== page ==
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What we do as Ambassadors is that we do a lot of economic tasks (as economic ambassadors). We promote Made in Israel; Israeli industries; working places; employment of Israelis at home by Israeli exports. For example, in Rwanda, we are looking for more and new opportunities.

Considering what Israel went through before the State of Israel was established in 1948; it is more than a miracle but how has the nation which was known as an arid nation being able to transform itself into a Start-Up Nation; considering the fact that Israel is arid. How has the transformation been sustained?

The land was arid and more than half of the land was arid (and it is called Negev Desert), And it was David Ben-Gurion, our first Prime Minister who in the 1950s and 1960s who not only preached to go to the Negev Desert and develop it. He moved with his family to the Nagev from Jerusalem. He lived in Tel Aviv and Jerusalem and then moved to the Negev Desert to live there. He was a visionary leader and yes; we can compare him to President Paul Kagame and there are amazing similarities. So, the Negev Desert was made fertile through modern agriculture, through modern irrigation systems that Israeli companies invented and showcased to the world. Now, when you visit the Negev Desert, you see a lot of agriculture which is amazing and very sustainable. When you go there, you would see a lot of villages and in the middle of the desert you see a lot of greenery. The technology there ranges from irrigation system, sensors for plants, sensors for Internet of Things (information about the clouds; weather patterns, soil situation etc). The plants would take in/absorb the exact amount of irrigation needed.) Irrigation today is modern. The farmers almost do nothing after the seeds are planted in the soil (what is done is to use smart gadgets to compute what has to be done.) And the quality of the products from these farms in the Nagev is very high.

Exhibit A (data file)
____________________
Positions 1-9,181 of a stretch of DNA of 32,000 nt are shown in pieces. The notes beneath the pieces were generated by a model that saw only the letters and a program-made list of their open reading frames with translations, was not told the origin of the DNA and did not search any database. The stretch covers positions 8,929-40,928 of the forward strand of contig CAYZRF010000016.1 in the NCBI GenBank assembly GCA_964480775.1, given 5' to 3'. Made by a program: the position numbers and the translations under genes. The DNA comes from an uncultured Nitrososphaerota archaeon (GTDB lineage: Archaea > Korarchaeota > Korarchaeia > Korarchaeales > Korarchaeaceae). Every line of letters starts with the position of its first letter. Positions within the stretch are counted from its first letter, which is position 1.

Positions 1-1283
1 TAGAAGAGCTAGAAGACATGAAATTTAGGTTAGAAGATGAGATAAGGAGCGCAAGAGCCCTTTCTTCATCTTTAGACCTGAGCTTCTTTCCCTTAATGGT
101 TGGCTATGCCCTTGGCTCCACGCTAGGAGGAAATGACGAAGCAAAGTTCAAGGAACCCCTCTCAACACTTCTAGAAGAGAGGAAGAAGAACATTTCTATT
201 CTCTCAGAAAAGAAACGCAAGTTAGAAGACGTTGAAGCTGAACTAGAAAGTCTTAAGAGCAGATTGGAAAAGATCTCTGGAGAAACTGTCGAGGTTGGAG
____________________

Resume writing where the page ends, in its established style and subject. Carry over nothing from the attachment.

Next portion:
It isn’t only agriculture and horticulture, vegetables, fruits or productions of food etc. There are also livestock and we have a very good production of dairy products. The production of milk in Israel is the highest in the world. All this is because of modern agriculture. I would say the Start-Up nation and the innovation ecosystem which are very developed commenced with agriculture.

People would ask, why are there always tensions and frictions amongst Israel and her neighbouring countries in the Middle East? Do you think there would ever be peace in the Middle East and would the world ever hear of peace in the Middle East?

Of course; it is possible; it has to be possible. But it might happen in the next generation until everyone understands that it would become a reality because even if we want to leave the territories; we cannot do it because there is no knowledge of what would become of a place like the West Bank (the place where the Palestinians want to have their independent State). And by the way, for years they have been controlling the cities. The cities have been doing very well economically for years (Hebron, Bethlehem and Ramallah.) They want to have a State but if we withdraw completely from this area, you never know who or what comes instead. If Hamas comes, we are three kilometres from the airport (Hamas regime with rockets. This is what happened when we left Gaza). But instead of building a new Hong Kong (which was Israel’s plan; they build tunnels in order to attack us underneath the border and getting into villages); spending billions of dollars instead of giving the citizens the needed infrastructure (malls, hospitals, industries, schools etc.) They build tunnels in order to get into Israel and attack us. A waste of time and money which is sad as they cannot do us harm. That is what we have in Gaza and we cannot allow it to be replicated in the West Bank which is controlled by the Palestinian Authority.

With Lebanon, we don’t have any dispute on land but we have Hezbollah (the longer arm of Iran) and they have also built tunnels. We found tunnels in the past and we still found tunnels. They can’t really kick us out; instead, they should realise that we are here to stay. Iran has to change a new course; take a new leaf with regards Israel. Then, we can proceed with peace.